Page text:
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Comte de Paris, History of the Civil War in America. Vol. 2. (ed. Henry Coppee , LL.D.), Book II:—the naval war. (search)
e stringent by gradually occupying the coast itself. A few words will suffice to explain the small military operations which preceded in the first four months of 1862 the setting out of this great expedition. The first was the occupation of Cedar Keys. This group of islands is situated on the western coast of Florida, a short distance from the main land, and fronting the head of a line of railway which, crossing the peninsula in an oblique direction from south-west to north-east, connected of light draught to St. Mary's through the inland canals, which took possession of the town and fort without opposition. This operation was marked by an incident unexampled of its kind up to the present moment. The railroad from Fernandina to Cedar Keys, after skirting for some distance, on Amelia Island, the sheet of water which separates it from the continent, crosses this sheet of water over a large bridge built on piles. Just as the gun-boat Ottawa was entering this lake she saw a train
Comte de Paris, History of the Civil War in America. Vol. 2. (ed. Henry Coppee , LL.D.), Book VII:—politics. (search)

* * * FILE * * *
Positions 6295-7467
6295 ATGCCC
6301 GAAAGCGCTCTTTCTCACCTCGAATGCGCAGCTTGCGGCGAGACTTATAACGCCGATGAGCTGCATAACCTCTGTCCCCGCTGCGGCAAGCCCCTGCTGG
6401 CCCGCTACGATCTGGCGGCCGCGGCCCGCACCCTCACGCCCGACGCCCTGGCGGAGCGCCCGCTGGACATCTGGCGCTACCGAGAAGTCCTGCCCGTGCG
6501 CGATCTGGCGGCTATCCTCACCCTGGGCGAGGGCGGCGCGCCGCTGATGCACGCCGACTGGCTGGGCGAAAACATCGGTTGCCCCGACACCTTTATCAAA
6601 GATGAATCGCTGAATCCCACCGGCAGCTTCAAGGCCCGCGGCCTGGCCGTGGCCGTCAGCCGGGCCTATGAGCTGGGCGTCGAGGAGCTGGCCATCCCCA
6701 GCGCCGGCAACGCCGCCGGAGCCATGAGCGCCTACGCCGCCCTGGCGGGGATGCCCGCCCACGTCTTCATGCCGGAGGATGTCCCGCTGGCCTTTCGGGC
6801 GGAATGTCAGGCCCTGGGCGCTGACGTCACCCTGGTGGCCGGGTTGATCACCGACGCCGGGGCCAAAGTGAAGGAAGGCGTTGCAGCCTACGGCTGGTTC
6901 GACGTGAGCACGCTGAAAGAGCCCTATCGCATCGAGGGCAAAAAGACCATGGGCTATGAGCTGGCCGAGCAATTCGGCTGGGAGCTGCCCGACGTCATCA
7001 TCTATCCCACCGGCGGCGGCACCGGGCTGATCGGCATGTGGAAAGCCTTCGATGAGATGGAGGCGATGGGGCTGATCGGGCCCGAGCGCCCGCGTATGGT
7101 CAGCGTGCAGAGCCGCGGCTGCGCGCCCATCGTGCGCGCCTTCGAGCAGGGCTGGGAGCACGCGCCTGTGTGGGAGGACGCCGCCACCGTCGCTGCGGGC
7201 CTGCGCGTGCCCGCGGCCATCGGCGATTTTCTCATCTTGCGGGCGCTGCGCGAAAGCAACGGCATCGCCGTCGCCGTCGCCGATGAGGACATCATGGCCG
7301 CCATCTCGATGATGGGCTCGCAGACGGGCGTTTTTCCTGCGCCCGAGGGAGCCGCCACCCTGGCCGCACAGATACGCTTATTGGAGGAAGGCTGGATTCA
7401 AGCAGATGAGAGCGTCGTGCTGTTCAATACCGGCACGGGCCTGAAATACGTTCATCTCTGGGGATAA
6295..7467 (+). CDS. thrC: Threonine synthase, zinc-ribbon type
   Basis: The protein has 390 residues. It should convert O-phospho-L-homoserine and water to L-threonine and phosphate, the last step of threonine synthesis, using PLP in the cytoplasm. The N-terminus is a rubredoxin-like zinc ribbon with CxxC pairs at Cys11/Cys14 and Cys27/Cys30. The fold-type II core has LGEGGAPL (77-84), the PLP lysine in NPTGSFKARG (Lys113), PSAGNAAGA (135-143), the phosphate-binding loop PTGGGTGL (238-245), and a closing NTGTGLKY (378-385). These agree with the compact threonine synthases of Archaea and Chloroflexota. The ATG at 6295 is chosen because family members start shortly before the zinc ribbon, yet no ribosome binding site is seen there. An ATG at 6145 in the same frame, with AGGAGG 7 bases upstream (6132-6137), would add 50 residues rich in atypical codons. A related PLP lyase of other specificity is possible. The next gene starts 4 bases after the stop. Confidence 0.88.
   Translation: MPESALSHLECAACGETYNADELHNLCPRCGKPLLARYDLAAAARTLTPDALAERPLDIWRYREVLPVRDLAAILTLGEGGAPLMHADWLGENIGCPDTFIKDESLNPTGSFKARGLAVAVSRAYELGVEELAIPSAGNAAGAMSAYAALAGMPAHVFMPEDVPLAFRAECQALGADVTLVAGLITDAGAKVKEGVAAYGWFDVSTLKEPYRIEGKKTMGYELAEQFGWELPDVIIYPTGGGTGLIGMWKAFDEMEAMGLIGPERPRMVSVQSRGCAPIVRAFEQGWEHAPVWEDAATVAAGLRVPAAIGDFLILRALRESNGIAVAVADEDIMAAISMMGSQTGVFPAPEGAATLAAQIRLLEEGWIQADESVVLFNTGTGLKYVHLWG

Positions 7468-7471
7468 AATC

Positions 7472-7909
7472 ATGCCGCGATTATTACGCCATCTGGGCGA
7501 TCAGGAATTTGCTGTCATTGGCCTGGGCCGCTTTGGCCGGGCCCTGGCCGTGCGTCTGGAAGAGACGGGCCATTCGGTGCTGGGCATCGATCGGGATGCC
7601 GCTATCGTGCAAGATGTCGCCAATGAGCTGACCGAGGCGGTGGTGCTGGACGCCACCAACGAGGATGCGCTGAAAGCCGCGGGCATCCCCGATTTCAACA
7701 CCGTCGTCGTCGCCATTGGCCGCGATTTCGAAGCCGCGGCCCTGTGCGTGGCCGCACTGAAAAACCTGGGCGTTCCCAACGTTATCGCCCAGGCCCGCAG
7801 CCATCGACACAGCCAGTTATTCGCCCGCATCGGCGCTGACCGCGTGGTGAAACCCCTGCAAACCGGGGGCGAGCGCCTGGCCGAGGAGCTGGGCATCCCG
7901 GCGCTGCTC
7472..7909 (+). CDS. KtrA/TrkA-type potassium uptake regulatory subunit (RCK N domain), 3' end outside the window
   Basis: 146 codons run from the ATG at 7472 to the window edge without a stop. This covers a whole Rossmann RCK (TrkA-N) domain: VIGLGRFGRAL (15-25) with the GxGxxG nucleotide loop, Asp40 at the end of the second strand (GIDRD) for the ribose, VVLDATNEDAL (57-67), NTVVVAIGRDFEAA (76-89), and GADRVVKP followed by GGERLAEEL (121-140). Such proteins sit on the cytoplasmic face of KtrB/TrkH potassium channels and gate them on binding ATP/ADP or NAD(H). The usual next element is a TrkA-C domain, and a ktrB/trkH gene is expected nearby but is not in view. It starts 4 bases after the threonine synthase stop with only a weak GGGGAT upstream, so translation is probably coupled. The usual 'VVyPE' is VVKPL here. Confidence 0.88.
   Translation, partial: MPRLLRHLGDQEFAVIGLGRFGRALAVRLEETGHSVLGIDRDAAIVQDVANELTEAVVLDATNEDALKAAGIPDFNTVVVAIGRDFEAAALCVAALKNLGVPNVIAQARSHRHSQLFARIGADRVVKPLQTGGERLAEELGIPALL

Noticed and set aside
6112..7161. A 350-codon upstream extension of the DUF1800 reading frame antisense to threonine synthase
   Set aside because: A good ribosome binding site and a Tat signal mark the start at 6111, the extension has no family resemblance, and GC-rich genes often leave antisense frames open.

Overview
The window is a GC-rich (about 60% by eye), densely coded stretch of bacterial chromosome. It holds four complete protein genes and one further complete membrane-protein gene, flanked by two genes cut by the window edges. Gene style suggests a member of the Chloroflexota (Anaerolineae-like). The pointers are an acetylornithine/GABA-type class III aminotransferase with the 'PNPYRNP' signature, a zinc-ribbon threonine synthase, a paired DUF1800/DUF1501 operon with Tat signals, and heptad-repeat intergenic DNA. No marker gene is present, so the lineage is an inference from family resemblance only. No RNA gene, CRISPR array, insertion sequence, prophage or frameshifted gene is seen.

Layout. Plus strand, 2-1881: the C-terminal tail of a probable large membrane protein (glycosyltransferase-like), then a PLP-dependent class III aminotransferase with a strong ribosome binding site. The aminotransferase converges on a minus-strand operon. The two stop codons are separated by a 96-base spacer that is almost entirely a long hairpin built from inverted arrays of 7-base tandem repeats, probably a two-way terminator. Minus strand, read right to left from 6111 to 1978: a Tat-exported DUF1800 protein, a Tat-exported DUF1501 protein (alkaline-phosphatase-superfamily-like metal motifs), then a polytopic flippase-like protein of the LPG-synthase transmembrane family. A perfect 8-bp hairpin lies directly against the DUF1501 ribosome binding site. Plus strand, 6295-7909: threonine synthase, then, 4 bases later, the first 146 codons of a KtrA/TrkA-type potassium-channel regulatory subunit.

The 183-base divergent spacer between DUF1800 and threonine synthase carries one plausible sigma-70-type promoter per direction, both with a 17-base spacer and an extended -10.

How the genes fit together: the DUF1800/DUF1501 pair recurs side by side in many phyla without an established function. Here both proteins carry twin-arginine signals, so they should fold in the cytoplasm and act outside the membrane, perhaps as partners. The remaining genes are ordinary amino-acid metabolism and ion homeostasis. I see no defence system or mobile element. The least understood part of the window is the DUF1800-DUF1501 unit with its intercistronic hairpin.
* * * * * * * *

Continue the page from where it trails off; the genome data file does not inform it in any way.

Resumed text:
mmense salt-works, had been withdrawn. An expedition was immediately organized with a view to the destruction of these establishments. On the 6th of October about one hundred men were conveyed to the spot in eight launches; they accomplished the task assigned to them after a slight affair with some Confederate skirmishers, in which five or six of their number were wounded. During the autumn the Federal navy also destroyed the salt-works in the Bay of St. Andrews, those of St. Mark, near Cedar Keys, those of Tampa, and lastly those in the vicinity of Appalachicola. The last town was occupied by the Unionists, but constantly menaced by their adversaries, who starved them in it. The inhabitants themselves only existed by means of contraband trade with the rest of the country, which it had been found expedient to tolerate. The Confederates, becoming bolder from day to day, did not hesitate to fit out vessels, intended to run the blockade, in the river from which the town derived its